There’s no stronger instinct than a parent’s need to protect his or her child.
Last year, a California woman fought off a mountain lion — with her bare hands. Why? Because the predator was dragging away her 5-year-old son. She heard a commotion, ran outside and immediately began punching the mountain lion. It fled, and she saved her son’s life.
That’s why school boards shouldn’t be surprised when angry parents call them out for injecting critical race theory (or its school-uniformed version, social and emotional learning) into their children’s classrooms. Because it’s not just the lives of our children that need protection — it’s also their innocence.
From “Drag Queen Story Hour” to “woke” math, from secret school Pride parades to teachers who look to young children for their gender validation, childhood innocence is under assault.
As two of my colleagues at the Heritage Foundation noted in a 2019 commentary, “In culture, education, and health care, American children also are increasingly targeted for sexual messages, images, and themes at younger ages.”
Creating confusion in our children is the point. As one academic journal explained in 2021, drag queen story hour “creates a pathway into the imaginative, messy, and rule-breaking aspects of drag for children without necessarily watering down queer cultures.”
The title of that piece is “Drag pedagogy: The playful practice of queer imagination in early childhood,” and its authors are listed as Harper Keenan and “Lil Miss Hot Mess.”
“Ultimately, we suggest that drag pedagogy offers one model for learning not simply about queer lives, but how to live queerly,” they write (emphasis theirs). “And we’re living for it.”
There’s a clear goal of creating a “new generation of drag kids,” as erotic clothing store owner Brandon Hilton puts it, as he celebrates a 9-year-old boy in makeup and a sequined body suit.
But there’s a mountain of research on the results of the early sexualization of children. It can be just as deadly as any mountain lion.
This assault on innocence has its defenders, of course. Psychologist Joe Kort, a “certified sexologist,” says that objections to drag queen story-hour programs are simply misogyny, homophobia and bigotry.
Writing in Psychology Today, Kort contends, “As a longtime sex and gender therapist, I know that there is no substance to the argument that exposing anyone, including children, to the reality of people with a different sexual orientation or gender identity influences the children’s innate sexual orientation or gender identity.”
The real victims of this movement disagree. Social contagion is a recognized scientific phenomenon. And what we’ve seen regarding gender questions is that what begins as confusion — common enough in children and young adolescents — is often turned into a clinical course of action, with tragic results.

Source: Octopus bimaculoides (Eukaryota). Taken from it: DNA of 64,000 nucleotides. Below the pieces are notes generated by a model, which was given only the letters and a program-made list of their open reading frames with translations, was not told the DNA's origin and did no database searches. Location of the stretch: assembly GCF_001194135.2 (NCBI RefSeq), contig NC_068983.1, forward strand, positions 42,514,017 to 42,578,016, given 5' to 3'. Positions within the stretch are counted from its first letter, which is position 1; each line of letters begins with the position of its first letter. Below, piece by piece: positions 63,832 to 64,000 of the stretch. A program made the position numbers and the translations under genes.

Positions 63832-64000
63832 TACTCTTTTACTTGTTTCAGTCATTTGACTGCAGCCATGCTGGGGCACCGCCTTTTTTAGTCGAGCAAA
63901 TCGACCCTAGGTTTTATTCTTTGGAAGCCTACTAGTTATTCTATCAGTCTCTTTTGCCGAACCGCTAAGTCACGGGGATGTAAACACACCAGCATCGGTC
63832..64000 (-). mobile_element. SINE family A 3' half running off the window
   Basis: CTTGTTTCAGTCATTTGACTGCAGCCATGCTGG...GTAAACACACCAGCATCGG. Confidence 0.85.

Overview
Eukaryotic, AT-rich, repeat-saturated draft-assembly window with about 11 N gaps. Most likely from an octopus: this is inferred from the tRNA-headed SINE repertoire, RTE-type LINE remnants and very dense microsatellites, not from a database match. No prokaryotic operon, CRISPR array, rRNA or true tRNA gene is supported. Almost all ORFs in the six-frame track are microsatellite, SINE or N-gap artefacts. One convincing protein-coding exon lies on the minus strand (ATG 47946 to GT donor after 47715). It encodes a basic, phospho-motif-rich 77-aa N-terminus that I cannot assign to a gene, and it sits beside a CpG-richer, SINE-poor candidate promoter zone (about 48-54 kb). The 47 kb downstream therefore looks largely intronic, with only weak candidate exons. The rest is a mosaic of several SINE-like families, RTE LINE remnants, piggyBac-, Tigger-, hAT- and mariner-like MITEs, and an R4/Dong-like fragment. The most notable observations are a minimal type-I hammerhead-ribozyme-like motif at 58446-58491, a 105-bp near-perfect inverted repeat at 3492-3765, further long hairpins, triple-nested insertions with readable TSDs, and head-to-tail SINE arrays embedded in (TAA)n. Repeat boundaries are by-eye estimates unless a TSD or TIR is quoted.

“I saw a community full of so many people who had transitioned and it had finally made them happy,” one woman explains. “I looked at them and thought I would be happy too. I now know that I’m not a trans man—but I didn’t have enough therapy to explore what was really going on with me.”
“When Chloe was 12 years old, she decided she was transgender,” the New York Post reports. “At 13, she came out to her parents. That same year, she was put on puberty blockers and prescribed testosterone. At 15, she underwent a double mastectomy. Less than a year later, she realized she’d made a mistake — all by the time she was 16 years old.”
At age 15, Keira Bell was diagnosed with gender dysphoria after Britain’s National Health Service referred her to the Tavistock and Portman clinic in London. “The consequences of what happened to me have been profound,” Keira writes. “…the further my transition went, the more I realized that I wasn’t a man, and never would be. We are told these days that when someone presents with gender dysphoria, this reflects a person’s ‘real’ or ‘true’ self, that the desire to change genders is set. But this was not the case for me. As I matured, I recognized that gender dysphoria was a symptom of my overall misery, not its cause.”
Pushing radical gender ideology onto our children — in classrooms, in libraries and even in church — is inherently dangerous. It’s an attempt to undermine the childhood innocence that families instinctively protect.
G.K. Chesterton wrote, “For kids are innocent and love justice, while most of us are evil and naturally prefer mercy.” But those who come for our children should not expect mercy. They should expect, instead, parents ready to protect their children no matter what.
• Kevin Roberts is the president of The Heritage Foundation.
Copyright © 2023 The Washington Times, LLC.
Please read our comment policy before commenting.